Ceteris Paribus: Face of banking sector, a collapsing economy?

When a loan becomes non-performing, it negatively impacts both the lender and the borrower.

DESPITE remaining below threshold, the Zimbabwe banking sector overall non-performing loans recorded a significant jump in 2023 to 3,62% as of end of September, from 1,41% as of September 30 2022, according to data from the Reserve Bank of Zimbabwe (RBZ).

The maximum benchmark for non-performing loans is set at 5%, and a jump towards this threshold is a close call to concern, but how did we get here? Non-performing loans refer to those that borrowers have failed to repay according to the agreed terms, or bank loans that are subject to late repayment. This can occur due to various reasons such as economic downturns, company failures, high imports, poor repayment collection methods, insider loans, high interest rates, poor credit management or poor credit assessments, or borrower insolvency.

When a loan becomes non-performing, it negatively impacts both the lender and the borrower. Therefore, an increase in non-performing loans in Zimbabwe as reflected in the data from the central bank indicates challenges at macro-economic level, and worth interrogating. One of the primary factors contributing to an increase in non-performing loans between 2022 and 2023 is a downturn in economic activities. In a bid to curb an inherent economic woe in Zimbabwe, inflation, the RBZ introduced measures to tighten liquidity, which would mitigate overall spend and speculative currency trading.  Resultantly, businesses faced challenges such as declining sales, reduced cash flows, and subsequently reduced flow of cash in the economy. These factors made it difficult for borrowers to meet their loan obligations, leading to a surge in non-performing loans over the period. In line with the measures above, the RBZ went on to increase ZW$ interest rates in a bid to curb speculative borrowing induced by the arbitrage opportunity in currency trading.

The increase in borrowing costs imposed a financial strain on borrowers, delaying the repayment of loans while subsequently increasing the level of bad debts.  On the other hand, the measures introduced by the RBZ were more a reflection of policy inconsistency. This was also followed by an intense political atmosphere towards the presidential elections, which led to uncertainty post the elections.  Political instability and sudden policy changes significantly impact borrower repayment capacity. Uncertainty surrounding government policies or regulations tends to disrupt business operations and affect cash flows negatively, which also weighed on overall spend in the economy. While these factors were weighing on individuals’ capacity to pay, other developments within the economy were also emanating at a faster pace. The economy was highly informalising, with more than 80% of the economic activities being in the informal sector.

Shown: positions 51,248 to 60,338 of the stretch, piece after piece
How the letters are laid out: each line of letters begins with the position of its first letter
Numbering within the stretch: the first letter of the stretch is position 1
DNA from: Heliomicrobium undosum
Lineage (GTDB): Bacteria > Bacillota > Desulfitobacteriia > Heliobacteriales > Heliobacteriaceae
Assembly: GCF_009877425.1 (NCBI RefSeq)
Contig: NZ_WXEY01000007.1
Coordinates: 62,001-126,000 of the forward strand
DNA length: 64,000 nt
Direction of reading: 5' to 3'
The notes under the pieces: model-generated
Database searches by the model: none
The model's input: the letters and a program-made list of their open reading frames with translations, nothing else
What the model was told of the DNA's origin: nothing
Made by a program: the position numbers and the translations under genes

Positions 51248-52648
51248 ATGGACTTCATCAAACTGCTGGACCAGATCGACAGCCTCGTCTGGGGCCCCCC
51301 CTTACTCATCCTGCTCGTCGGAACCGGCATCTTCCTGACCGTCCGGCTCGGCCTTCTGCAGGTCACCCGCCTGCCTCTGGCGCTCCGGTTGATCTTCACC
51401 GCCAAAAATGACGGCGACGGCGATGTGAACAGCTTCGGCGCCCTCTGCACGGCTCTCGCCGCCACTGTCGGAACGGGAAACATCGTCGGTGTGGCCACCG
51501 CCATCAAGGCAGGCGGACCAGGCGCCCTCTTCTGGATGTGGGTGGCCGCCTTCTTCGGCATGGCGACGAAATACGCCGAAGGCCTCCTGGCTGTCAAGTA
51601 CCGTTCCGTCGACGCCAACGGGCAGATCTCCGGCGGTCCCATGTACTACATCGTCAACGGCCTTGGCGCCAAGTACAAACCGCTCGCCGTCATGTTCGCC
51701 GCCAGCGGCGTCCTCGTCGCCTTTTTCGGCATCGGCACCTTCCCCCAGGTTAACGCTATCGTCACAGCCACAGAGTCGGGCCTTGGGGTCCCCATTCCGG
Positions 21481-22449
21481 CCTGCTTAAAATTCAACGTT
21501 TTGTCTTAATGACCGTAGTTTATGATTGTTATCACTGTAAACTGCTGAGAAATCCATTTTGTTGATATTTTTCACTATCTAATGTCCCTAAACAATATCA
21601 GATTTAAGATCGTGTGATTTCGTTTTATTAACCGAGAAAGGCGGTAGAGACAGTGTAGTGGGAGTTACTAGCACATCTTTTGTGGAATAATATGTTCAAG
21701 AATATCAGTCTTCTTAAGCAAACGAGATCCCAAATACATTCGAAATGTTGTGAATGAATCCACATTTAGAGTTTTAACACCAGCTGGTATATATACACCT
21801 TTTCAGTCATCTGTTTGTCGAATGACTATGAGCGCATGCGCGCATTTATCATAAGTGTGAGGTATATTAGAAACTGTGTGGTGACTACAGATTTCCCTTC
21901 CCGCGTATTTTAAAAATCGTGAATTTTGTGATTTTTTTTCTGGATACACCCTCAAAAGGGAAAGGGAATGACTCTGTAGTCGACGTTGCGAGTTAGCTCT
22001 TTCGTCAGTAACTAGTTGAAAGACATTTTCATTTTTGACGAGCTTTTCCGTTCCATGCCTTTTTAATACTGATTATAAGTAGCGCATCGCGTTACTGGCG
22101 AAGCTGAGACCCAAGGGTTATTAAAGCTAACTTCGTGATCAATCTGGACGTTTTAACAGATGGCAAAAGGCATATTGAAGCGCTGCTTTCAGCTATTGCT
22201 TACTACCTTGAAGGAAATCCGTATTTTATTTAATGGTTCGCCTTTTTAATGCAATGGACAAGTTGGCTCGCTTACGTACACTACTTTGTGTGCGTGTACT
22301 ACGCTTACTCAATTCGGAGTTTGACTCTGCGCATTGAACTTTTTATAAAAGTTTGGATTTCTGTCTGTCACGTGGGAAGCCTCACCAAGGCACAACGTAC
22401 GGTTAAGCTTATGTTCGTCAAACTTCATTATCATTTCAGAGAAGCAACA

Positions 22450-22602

Informal economic activities encompass unregulated or partially regulated transactions that occur outside the purview of government oversight. These activities often involve cash-based transactions, self-employment, and small-scale enterprises that operate without proper registration or adherence to legal requirements. Year-on-year to September 2023, 4,58% of the total bank loans were directed towards this sector.

The rise in informal economic activities, statistically, posed challenges for financial institutions regarding loan repayment rates. Entities engaged in this sector often lack proper documentation or collateral required by banks when seeking credit facilities.

As a result, there are weak legal frameworks and ineffective enforcement mechanisms around the recovery of loans from these players.  Since this sector is highly volatile, it is also inherently vulnerable to external shocks that hinder lenders' ability to recover defaulted loans promptly. Additionally, irregular income streams associated with informal work makes it challenging for borrowers engaged in such activities to maintain consistent repayment schedules. The unstable operating environment in Zimbabwe also poses a threat to adequate credit assessment and risk management practices by financial institutions.

Lenders fail to accurately evaluate borrowers' creditworthiness or overlook warning signs that indicate potential repayment difficulties. Insufficient due diligence has resulted in granting loans to entities with limited repayment capacity.

Duma is a financial analyst and accountant at Equity Axis, a leading media and financial research firm in Zimbabwe. — [email protected] or [email protected], Twitter: TWDuma_

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